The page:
The Spokane County Library District is offering a new parenting workshop specifically for caregivers raising children of color. The class is part of an ongoing commitment by the district to ensure county libraries are meeting the needs of their communities.
“In 2019, leaders of the Latino community came to us and offered to help make the library better for the Latino community,” librarian Dana Mannino said. “It’s been a pure delight with lots of twists, turns, trial and error.”
One of the first things the district did was to offer the Prime Time Family Reading Program in Spanish.
“We had to get permission from Humanities Washington (the program sponsor) to offer the program outside of schools,” she said.
Partnering with the Latinos En Spokane organization, SCLD has offered Prime Time in Spanish several times.
While working with that program, Mannino met Maria Pia Johnson Barreto and the idea for a workshop offering support, education and space for those raising BIPOC children took root.
Born in Peru, Barreto traveled around the world as a kid.
“I struggled to connect to my cultural identity,” she said. “I was like a wallflower through life. It’s hard to choose where you belong.”
As an adult, she embraced her Peruvian, Latina and Indigenous heritage.
“Reconnection to my culture brought me a lot of healing.”
Baretto immigrated to the U.S. in 2010 to attend the University of Washington and spent many years working in education, curriculum design and child advocacy.
In 2017, she moved to Spokane with her family.
“My dream was to focus on family wellness – to create more spaces to teach and serve children of color – to talk about the importance of culture and how it impacts family,” she said.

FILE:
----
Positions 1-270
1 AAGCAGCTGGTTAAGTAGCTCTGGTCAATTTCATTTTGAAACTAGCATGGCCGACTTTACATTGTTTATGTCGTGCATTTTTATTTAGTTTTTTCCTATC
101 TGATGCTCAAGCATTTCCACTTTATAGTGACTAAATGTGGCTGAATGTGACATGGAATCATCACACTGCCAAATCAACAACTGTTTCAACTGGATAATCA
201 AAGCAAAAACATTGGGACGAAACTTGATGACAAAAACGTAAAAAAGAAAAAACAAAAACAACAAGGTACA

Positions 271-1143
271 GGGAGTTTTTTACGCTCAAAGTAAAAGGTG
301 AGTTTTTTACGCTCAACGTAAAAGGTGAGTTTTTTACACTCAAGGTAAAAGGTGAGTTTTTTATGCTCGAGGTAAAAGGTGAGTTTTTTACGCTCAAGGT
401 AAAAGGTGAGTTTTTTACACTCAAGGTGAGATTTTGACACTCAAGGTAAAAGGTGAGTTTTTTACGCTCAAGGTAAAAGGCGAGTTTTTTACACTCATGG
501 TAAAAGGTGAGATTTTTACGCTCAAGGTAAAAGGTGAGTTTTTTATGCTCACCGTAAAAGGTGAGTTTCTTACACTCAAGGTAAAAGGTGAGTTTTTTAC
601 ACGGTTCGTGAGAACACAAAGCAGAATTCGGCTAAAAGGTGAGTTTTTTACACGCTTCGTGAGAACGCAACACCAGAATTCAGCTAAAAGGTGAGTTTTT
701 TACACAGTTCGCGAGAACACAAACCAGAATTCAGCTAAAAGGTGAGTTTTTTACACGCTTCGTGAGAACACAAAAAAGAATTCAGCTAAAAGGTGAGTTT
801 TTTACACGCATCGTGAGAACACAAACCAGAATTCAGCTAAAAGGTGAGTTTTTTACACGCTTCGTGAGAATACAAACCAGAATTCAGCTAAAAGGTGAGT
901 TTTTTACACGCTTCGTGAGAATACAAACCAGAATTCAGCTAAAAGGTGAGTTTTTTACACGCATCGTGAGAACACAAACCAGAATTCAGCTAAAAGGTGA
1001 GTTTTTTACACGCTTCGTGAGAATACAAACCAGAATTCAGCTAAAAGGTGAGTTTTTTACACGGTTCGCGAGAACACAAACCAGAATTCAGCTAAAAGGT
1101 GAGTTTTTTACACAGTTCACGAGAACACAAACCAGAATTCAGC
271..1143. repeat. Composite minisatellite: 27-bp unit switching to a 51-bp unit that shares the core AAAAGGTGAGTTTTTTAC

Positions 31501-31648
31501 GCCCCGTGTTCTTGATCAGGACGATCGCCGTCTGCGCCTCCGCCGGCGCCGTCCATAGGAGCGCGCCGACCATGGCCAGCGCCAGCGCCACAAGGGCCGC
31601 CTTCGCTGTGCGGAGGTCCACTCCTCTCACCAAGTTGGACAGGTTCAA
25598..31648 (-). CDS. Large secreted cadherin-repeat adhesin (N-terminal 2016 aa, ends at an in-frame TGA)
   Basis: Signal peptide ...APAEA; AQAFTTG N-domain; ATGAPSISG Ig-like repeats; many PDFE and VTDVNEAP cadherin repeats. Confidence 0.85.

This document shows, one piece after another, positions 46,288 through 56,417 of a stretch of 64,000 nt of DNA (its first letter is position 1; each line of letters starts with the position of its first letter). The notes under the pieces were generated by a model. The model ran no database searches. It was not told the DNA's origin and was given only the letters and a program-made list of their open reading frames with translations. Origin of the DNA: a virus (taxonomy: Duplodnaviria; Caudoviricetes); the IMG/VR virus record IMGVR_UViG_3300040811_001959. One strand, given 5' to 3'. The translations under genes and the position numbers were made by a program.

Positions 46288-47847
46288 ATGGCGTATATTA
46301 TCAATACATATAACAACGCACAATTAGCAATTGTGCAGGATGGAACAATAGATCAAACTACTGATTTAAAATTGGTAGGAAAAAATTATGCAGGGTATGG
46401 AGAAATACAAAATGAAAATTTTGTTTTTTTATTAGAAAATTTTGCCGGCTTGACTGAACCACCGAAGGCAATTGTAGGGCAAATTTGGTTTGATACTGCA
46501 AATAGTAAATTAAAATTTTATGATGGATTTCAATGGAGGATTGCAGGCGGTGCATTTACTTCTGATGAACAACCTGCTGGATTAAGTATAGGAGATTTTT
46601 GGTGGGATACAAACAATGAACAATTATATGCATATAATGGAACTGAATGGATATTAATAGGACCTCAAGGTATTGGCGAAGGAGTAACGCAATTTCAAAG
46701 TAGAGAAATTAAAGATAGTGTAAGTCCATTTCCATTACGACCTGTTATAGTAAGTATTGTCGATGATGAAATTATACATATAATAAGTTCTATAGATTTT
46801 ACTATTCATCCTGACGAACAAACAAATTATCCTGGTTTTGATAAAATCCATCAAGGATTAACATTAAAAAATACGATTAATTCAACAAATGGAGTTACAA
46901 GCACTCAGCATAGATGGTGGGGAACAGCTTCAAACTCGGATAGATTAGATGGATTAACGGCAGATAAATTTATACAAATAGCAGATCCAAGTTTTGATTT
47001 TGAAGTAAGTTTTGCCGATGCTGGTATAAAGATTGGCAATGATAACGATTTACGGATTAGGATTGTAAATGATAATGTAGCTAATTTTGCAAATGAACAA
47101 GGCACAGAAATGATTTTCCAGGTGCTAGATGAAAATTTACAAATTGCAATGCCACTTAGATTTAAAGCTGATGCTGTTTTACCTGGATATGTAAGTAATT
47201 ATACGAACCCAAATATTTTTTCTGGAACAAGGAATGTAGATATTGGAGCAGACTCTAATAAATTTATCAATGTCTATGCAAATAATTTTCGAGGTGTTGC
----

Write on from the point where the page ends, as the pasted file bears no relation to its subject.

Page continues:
She launched Rivers of Colors in December to offer education and consulting services to organizations, schools and families, and is actively seeking partnerships and funding.
“It’s about including diversity and the integration of culture into curriculum and facilitating conversations,” she said. “I’m committed to seeing cultural identity be an integral part of parenting, education and organizational wellness.”
The workshop is for caregivers who long to give their child a strong sense of cultural identity amid the stresses and pressures children of color face. It’s also for parents who want to step away from parenting practices that were developed in response to trauma or unjust systems.
“Many of us child advocates doing this work say that parenting in 2023 is the vehicle that helps keep oppressive systems alive,” Barreto said. “But parenting can also be the vehicle that helps us reach liberation if we choose to engage in healing and cultural connection.”
She believes centering culture in our work with children will allow them to become strong agents of social justice when they grow up.
The workshop is open to all caregivers of BIPOC children, regardless if the caregivers share their child’s cultural background, and offers a starting point for engaging in challenging conversations with children on topics such as race and racism.
“I hope that parents will find passion and strength to continue to care for their children,” Barreto said. “It’s true our children face many difficult things, but they do have power and a voice. There’s also an element of joy. We want them to celebrate and be proud of who they are.”
The library district will offer the workshop again in January at North Spokane, and a Spanish-language version will be available this spring.
“SCLD is prioritizing programs that build a welcoming diverse community, and programs that create connections and fight loneliness – two things that we heard were important to our customers,” Mannino said. “I hope that people attending this workshop learn new tools to nurture a positive sense of identity in their children. I also hope they meet new friends who can support them in their journey.”
Contact Cindy Hval at firstname.lastname@example.org.